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About>Galleries>Projects Gallery 2>Early Period "Celtic" Style Tunic

Circa 10th Century

This is a recreation of a man's 10th Century tunic, embellished in a Celtic style.

I used a very nice fancy woven and hand embroidered cotton imported from Africa for the body of this tunic. It retailed at $50 a yard but this remenant, which contained around 2.5 yards, had been marked down 75% off. For the collar, cuff and hem facings, I used a nice, fulled medium weight wool. The seams are all french seamed to encase the raw edges as there is no lining.

The off center neck opening was found commonly in period. I used it mainly to do something different than a common 'keyhole' neckline.

The embellishment on the cuffs and hem is carried out by couching down several strands of soutache braid, dyed to match the embroidery. The embroidery on the neckline is carried out in simple chain and stem stitch and uses common Celtic motifs.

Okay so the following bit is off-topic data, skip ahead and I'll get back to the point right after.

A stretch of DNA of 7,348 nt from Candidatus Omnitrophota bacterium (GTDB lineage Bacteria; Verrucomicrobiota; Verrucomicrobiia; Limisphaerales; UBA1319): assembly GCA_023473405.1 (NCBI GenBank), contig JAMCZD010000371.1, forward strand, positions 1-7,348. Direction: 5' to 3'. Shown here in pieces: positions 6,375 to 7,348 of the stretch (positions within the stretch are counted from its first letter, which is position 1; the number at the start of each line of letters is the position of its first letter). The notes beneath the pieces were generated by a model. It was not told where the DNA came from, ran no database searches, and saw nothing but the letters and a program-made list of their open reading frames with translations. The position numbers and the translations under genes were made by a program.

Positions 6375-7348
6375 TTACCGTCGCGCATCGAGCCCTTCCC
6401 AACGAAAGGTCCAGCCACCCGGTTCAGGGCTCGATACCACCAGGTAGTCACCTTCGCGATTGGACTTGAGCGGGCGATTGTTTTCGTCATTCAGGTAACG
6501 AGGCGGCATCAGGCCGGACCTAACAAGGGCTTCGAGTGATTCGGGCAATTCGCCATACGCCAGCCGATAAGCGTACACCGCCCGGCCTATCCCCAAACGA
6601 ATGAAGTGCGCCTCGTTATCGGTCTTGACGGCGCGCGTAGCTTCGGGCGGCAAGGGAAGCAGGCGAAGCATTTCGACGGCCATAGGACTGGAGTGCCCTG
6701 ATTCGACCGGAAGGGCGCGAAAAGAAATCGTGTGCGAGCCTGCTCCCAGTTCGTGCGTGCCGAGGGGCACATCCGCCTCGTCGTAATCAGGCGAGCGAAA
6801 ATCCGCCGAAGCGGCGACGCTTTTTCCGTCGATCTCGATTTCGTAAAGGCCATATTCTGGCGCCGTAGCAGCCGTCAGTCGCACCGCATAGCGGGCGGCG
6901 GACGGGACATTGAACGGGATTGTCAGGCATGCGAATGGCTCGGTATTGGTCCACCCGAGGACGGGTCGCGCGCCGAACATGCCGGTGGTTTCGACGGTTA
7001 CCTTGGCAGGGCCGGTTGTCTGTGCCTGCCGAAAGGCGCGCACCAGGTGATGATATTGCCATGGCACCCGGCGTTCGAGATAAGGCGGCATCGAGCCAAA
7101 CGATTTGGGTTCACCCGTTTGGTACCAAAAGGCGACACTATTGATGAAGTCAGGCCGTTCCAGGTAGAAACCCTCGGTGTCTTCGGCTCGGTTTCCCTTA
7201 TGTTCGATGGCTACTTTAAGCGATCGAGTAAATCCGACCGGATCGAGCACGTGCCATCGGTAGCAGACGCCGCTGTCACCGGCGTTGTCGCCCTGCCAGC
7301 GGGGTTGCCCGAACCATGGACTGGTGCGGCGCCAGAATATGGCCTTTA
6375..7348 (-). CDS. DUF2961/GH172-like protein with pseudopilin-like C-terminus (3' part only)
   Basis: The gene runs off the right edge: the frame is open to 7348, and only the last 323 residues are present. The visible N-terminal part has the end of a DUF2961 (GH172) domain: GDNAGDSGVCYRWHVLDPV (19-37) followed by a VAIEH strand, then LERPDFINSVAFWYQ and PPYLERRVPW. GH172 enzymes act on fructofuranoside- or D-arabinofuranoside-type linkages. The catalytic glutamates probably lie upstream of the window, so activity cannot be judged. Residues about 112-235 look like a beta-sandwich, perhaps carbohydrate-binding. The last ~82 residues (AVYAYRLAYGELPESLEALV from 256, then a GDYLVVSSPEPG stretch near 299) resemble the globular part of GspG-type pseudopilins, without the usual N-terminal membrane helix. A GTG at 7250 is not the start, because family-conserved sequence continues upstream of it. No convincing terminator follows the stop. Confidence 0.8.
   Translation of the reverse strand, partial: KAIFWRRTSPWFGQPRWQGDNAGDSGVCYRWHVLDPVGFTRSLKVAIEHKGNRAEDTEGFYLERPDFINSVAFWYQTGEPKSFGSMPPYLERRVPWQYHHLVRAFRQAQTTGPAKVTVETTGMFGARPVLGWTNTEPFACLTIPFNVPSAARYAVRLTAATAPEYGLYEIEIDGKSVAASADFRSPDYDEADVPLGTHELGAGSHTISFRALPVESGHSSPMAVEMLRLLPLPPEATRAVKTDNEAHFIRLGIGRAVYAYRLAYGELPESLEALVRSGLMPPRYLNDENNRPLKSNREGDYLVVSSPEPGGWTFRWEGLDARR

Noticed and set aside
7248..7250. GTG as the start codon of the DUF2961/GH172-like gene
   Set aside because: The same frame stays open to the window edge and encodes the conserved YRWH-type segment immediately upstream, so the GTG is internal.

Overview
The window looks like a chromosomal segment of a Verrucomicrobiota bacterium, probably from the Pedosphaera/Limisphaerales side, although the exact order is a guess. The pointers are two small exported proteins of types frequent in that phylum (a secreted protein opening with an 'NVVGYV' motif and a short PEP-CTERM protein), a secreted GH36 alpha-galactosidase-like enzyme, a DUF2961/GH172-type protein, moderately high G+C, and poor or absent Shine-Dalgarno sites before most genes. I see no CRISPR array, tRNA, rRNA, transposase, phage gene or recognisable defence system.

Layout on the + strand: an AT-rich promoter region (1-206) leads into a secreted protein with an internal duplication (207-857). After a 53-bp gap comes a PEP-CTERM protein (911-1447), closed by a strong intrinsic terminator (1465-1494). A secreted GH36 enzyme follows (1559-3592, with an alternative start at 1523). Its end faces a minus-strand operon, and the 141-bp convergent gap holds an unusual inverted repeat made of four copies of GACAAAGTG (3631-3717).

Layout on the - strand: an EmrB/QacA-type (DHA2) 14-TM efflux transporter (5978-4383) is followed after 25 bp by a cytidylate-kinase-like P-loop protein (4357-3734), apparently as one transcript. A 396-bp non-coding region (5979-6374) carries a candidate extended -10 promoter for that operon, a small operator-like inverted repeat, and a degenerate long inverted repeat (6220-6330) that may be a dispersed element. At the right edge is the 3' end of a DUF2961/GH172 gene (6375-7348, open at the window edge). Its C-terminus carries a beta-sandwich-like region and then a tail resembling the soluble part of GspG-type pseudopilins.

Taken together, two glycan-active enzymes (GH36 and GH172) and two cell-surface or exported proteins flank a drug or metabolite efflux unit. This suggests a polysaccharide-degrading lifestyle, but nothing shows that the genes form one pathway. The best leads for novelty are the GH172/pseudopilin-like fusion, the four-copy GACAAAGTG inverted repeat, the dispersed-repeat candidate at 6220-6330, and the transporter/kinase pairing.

I chose these particular shades of green after seeing a demonstration on the various colors that can be obtained from woad, using period mordants.

Acloser look at the details of the above garment:

Detail of embroidery Detail of cuff and couched cord

The pattern for this tunic is the commonly used one diagramed below. While there are instances in period of tunics being cut from cloth in this manner, it's a very wasteful way of making the garment.

Most often, the period tunic was constructed using rectangular pieces to build up the garment. This is what is known as 'rectangular construction'. It requires more seams but uses much less fabric and, if done just right, there is virtually no waste fabric left. A common pattern for a 10th Century tunic using rectangular construction is given below:


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